Katrina Wilson, director of the Butler/Warren County Reentry Coalition, calls them “just babies” because of their age. By the time they experience freedom again, they will be middle-aged and hardened well beyond their years.
Ross Twp.’s Zachary Welsh, 18, will be nearly 50 when he’s released from prison.
Middletown’s Gonnii White, 17, will be 38 before he’s eligible for parole.
Hamilton’s Michael Grevious II, 25, will serve the rest of his life in prison.
Hamilton’s Kameron Tunstall, 19, will be 40 before he’s eligible for parole.
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In recent years, Butler County jurors have sent messages to these four men: Take a life and you can expect to spend decades, and in some cases the rest of your life, behind bars.
We certainly aren’t here to seek sympathy for those who murder, but at the same time, it’s important to understand the challenges they will face when, and if, they’re ever released from prison.
For instance, White was 16 years old when he shot and killed Joseph Davis, 17, in May 2018 in Middletown. White, now 17, recently was sentenced to life in prison with the possibility of parole after 21 years, the maximum sentence allowed by Judge Noah Powers II.
White was convicted of murder with specifications for the use of a firearm and participating in a gang, both of which increased his possible sentence by six years.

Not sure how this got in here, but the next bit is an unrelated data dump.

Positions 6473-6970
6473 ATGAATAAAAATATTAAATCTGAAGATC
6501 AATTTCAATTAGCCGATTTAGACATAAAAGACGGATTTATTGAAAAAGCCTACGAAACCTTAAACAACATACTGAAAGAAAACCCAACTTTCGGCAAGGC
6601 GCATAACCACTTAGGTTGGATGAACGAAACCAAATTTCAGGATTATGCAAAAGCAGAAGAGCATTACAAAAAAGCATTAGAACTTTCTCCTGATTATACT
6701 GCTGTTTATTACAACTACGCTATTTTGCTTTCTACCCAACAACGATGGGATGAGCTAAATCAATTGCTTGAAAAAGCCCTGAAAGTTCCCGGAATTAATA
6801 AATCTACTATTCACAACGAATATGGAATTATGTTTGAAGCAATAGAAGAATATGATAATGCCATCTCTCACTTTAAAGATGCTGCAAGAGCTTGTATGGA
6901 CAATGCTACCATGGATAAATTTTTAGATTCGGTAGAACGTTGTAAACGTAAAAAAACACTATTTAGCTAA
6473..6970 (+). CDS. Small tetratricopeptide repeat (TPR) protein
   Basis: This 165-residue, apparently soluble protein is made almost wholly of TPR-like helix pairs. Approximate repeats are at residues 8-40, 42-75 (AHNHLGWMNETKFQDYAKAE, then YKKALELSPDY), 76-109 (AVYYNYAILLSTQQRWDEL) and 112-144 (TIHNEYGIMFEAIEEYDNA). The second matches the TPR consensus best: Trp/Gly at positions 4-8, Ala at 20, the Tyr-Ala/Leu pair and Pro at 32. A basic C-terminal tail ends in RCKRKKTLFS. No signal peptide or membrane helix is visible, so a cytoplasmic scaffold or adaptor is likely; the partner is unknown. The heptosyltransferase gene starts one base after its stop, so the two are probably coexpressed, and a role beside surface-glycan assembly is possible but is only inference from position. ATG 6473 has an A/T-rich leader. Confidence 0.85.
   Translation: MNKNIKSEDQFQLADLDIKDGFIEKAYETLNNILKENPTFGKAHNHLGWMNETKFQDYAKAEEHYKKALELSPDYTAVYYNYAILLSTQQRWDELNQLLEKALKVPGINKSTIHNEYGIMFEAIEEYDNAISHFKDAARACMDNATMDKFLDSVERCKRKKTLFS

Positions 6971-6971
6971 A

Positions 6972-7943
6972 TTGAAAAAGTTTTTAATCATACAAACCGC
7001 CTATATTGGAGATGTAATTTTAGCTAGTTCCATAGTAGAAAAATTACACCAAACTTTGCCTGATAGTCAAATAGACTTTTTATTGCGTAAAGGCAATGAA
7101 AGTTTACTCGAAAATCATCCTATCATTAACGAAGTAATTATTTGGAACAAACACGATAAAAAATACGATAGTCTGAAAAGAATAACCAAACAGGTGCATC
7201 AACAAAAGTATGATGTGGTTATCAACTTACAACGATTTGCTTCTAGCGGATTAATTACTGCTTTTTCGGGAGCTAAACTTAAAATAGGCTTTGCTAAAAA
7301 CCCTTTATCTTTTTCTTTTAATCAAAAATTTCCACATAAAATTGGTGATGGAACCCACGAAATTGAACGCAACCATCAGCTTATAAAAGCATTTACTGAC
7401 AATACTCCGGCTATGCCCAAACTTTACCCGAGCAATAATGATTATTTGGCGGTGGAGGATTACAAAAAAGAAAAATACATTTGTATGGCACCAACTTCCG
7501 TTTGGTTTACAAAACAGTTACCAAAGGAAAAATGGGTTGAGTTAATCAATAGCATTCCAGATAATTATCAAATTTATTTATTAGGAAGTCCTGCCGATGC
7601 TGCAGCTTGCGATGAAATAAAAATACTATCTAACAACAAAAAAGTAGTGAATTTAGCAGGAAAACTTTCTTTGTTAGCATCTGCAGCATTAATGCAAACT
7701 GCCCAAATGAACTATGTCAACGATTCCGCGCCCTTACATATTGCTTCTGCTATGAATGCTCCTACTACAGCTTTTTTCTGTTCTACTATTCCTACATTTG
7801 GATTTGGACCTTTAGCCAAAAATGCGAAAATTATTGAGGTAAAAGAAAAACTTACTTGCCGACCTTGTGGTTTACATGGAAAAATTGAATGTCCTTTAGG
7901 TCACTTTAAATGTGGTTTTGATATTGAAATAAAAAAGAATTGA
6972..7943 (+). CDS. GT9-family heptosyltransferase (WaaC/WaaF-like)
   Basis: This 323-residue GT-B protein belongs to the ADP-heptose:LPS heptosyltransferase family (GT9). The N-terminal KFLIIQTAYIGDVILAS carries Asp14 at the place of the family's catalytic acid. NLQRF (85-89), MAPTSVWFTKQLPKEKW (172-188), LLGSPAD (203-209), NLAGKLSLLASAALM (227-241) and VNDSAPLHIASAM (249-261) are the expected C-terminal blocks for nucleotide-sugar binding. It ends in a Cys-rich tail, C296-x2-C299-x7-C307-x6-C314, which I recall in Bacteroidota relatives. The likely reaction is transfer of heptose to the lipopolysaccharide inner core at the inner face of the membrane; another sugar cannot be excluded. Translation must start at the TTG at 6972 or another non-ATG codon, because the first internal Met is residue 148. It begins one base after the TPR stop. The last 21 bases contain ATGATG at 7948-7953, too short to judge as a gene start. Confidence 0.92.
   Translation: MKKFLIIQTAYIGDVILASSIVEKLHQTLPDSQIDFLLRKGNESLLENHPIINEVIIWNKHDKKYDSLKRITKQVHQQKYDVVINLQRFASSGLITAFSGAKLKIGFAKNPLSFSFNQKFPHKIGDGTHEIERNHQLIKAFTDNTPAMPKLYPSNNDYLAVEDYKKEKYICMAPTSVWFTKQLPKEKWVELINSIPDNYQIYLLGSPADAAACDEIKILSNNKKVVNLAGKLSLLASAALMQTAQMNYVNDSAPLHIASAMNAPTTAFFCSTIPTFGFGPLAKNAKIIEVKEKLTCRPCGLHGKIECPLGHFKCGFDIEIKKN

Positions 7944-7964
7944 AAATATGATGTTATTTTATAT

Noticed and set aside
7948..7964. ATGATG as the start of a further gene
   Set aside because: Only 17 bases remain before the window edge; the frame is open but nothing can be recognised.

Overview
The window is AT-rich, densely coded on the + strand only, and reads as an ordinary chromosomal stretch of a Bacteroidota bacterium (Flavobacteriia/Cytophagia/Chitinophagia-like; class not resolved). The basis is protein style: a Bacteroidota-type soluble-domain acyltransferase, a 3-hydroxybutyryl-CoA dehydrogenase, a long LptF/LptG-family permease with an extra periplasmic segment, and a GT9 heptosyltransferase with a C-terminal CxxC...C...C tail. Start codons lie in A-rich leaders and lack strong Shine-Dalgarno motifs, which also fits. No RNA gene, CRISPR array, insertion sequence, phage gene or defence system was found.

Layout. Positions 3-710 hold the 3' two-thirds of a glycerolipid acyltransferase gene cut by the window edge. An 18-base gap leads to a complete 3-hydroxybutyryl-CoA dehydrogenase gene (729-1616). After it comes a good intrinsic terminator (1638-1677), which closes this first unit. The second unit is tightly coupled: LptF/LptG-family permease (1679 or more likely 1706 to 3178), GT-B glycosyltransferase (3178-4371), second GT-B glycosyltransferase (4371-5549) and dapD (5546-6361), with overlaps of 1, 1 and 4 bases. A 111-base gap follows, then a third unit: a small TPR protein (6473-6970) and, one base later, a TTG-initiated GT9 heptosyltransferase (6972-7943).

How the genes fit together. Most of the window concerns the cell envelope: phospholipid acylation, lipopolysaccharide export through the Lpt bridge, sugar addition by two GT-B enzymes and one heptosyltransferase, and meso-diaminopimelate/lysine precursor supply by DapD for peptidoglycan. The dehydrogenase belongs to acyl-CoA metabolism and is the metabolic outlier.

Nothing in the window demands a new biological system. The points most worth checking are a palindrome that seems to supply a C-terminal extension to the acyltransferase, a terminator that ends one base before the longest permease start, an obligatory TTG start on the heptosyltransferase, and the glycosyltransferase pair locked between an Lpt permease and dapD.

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What type of person will White be in 2040?
“A lot happens in 20-something years,” Wilson said. “So much changes in that time.”
Here’s what she knows: Anyone released from prison after 20 years will struggle finding affordable housing, quality employment and education or training. When your last address is Cell Block C, your resume finds its way to the bottom of the stack.
Those in prison aren’t the only ones who suffer, Wilson said. She said relatives frequently help raise the inmate’s children. It’s like family members of the incarcerated “go to jail” with them, she said.
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“Life stops for them as well,” she said. “It’s like suffering a loss, but the person is still alive.”
Wilson said when someone is sentenced to prison for murder, it can impact “the whole community.” While one family can visit an inmate in prison, the other family is left grieving the loss of a loved one.
“It’s not two people,” she said. “It’s such a tragic loss to society. You don’t know what the person who pulled the trigger was going to do or what the person on the other end of the gun was going to do. It’s just a tragic loss.”
Even if the prosecution gets a guilty verdict, Wilson said there’s no reason to celebrate.
“No winners,” Wilson said. “Absolutely no winners. Everybody loses.”
She wonders how many more people will be murdered before teens start to understand the impact of their actions. It takes one second to pull the trigger, and sometimes the scars never heal.
“They have no concept of consequences,” she said. “They have no concept of cause/effect. It’s an immediate reaction. These are babies that have not began to live or know what life is about.”
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Then one day, they wake up in their cells and their lives are half over. Twenty years passed and their address never changed.
Wilson wonders what goes through their minds: “‘Oh my God, look at all the carnage. Look at what I have destroyed and left behind.’”
She paused, before adding, “Then it’s too late.”
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